The week in GRC: Engine No 1 invests in GM and Carl Icahn takes a stake in Southwest Gas

Oct 08, 2021
This week’s governance, compliance and risk-management stories from around the web

CNBC reported that activist investor Engine No 1, which rose to prominence after waging a successful campaign to gain board seats at ExxonMobil, on Monday announced an investment in General Motors, signaling support for the automaker as it transitions to electric vehicles. GM, unlike ExxonMobil, is taking actionable steps in what the firm believes is an imperative for long-term success: linking ESG criteria to economic outcomes.

‘GM, with the support of a really strong management team and a great board, has decided that [it’s] going to embrace the future. [It’s] going to make the investments necessary in order to be successful during this transition,’ said Engine No 1 founder Chris James. In January, GM announced plans to exclusively offer electric vehicles by 2035, which is part of a broader plan to become carbon-neutral by 2040.

 

The Wall Street Journal reported that a federal jury found that Tesla subjected a black former worker to a racially hostile work environment and failed to take reasonable steps to prevent him from being racially harassed. The jury awarded more than $130 mn in damages to Owen Diaz, who worked as an elevator operator at Tesla’s Fremont, California factory in 2015 and 2016. He was regularly called racial epithets at work, where he saw racist images and language written in the bathroom and elsewhere, said Bernard Alexander, one of his attorneys, during the trial.

An attorney for Tesla said in her closing argument that there was no evidence a Tesla employee harassed Diaz and that the company shouldn’t be held liable for the treatment Diaz alleged. Many workers at Tesla’s factory are contractors employed through staffing agencies. Tesla’s vice president of people, Valerie Capers Workman, said in an email to employees on Monday that when Diaz complained about harassment, the company ensured its staffing agencies took action.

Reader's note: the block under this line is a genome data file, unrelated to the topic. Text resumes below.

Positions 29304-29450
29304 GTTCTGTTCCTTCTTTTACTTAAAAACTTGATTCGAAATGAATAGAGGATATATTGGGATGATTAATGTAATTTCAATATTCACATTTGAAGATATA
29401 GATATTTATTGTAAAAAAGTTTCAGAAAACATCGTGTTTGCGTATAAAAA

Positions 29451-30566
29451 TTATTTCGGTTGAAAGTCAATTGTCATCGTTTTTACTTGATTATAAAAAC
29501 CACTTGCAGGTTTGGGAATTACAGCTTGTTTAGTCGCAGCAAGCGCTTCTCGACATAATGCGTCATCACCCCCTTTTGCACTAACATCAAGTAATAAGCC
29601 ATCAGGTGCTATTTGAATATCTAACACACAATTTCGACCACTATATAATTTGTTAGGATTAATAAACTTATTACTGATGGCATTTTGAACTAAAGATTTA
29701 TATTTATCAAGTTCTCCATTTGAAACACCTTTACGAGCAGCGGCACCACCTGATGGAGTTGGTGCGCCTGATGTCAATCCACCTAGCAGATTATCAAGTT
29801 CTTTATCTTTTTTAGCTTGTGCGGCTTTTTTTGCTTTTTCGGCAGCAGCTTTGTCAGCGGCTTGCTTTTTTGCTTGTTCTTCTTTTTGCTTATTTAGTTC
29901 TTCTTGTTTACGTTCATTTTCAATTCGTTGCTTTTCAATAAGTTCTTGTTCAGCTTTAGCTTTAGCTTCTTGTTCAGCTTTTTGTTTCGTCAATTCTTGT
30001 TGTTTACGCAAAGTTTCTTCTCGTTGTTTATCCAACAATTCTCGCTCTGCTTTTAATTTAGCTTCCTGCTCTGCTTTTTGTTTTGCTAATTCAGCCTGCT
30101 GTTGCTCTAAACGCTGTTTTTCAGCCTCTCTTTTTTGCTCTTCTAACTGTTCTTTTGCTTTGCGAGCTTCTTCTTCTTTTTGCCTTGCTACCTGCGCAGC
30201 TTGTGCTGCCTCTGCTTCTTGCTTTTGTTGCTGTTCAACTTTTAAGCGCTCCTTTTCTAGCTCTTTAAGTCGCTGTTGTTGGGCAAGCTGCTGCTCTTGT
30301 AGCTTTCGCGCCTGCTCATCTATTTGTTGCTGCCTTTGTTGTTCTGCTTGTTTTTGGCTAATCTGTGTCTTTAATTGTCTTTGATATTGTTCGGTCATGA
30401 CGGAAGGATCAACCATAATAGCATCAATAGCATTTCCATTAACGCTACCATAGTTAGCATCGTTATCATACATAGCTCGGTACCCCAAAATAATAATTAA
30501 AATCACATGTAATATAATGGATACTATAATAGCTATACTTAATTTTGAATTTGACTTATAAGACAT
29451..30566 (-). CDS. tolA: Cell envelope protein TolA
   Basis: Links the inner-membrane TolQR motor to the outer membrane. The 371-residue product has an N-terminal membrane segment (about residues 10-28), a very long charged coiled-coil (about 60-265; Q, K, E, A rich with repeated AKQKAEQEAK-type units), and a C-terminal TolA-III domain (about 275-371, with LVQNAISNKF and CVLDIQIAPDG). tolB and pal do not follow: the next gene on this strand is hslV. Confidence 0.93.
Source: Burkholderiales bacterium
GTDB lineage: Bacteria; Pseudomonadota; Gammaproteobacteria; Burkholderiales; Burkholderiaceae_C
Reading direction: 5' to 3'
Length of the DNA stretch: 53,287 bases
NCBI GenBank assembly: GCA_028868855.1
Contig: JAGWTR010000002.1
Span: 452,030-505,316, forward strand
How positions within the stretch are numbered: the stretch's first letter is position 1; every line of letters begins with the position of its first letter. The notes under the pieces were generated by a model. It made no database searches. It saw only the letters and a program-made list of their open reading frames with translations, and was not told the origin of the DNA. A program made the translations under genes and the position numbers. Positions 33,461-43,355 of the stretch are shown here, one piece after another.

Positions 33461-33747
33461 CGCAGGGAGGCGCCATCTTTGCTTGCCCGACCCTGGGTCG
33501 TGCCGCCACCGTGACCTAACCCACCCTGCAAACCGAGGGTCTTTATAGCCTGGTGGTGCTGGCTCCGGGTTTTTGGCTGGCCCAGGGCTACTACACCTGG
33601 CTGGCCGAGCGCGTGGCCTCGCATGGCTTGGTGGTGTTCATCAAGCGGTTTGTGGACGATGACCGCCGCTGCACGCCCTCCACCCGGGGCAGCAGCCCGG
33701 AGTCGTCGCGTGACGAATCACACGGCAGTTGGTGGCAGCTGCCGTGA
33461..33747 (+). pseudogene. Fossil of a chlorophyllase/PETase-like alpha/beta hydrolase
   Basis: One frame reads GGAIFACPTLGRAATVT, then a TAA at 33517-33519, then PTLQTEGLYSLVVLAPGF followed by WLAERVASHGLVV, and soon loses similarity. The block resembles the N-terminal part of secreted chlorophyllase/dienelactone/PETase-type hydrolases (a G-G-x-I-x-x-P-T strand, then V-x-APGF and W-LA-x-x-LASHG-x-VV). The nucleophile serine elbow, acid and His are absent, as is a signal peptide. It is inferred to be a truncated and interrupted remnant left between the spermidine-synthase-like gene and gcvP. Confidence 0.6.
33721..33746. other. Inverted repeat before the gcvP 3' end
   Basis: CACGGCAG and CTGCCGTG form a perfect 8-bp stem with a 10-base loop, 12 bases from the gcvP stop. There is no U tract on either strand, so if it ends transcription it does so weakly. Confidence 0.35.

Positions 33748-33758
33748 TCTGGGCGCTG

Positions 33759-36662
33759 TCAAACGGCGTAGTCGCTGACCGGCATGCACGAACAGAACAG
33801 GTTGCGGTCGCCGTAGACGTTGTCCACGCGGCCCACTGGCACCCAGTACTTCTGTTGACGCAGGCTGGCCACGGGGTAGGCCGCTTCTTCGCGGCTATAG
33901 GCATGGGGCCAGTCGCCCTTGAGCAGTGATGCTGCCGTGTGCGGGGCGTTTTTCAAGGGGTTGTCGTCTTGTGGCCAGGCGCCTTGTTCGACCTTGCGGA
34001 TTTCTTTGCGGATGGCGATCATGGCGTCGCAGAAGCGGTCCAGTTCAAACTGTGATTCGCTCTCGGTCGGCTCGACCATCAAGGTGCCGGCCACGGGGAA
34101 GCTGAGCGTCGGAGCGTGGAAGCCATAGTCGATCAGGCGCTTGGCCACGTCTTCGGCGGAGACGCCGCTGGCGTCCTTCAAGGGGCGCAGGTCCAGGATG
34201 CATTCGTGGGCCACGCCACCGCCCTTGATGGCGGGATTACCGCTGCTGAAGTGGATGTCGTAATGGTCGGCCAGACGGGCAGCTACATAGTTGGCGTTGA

Tesla CEO Elon Musk didn’t immediately respond to a request for comment on the verdict or any plans to appeal.

 

Reuters reported that Glass Lewis recommended that NextGen Healthcare shareholders elect management’s slate of directors, joining ISS in supporting the board and management over the company’s founder, Sheldon Razin. Razin, who has served on the board since 1974, has nominated four directors and criticized the company’s financial returns. ‘Given the circumstances, we believe shareholders will likely be best served supporting the board’s current slate, one that already reflects a significant refreshment that includes the company’s recently hired CEO and three other brand-new nominees,’ the Glass Lewis report said.

 

– Mars CEO Grant Reid warned that ‘all too often’ corporate commitments to cut greenhouse gas emissions fall short and threaten to undermine their credibility and necessary change on climate action, according to The Guardian. Reid’s comments, and those of Mars’ chief sustainability and procurement officer Barry Parkin, come after the climate activist Greta Thunberg condemned many of the climate actions promised by global leaders as so much ‘blah, blah, blah’.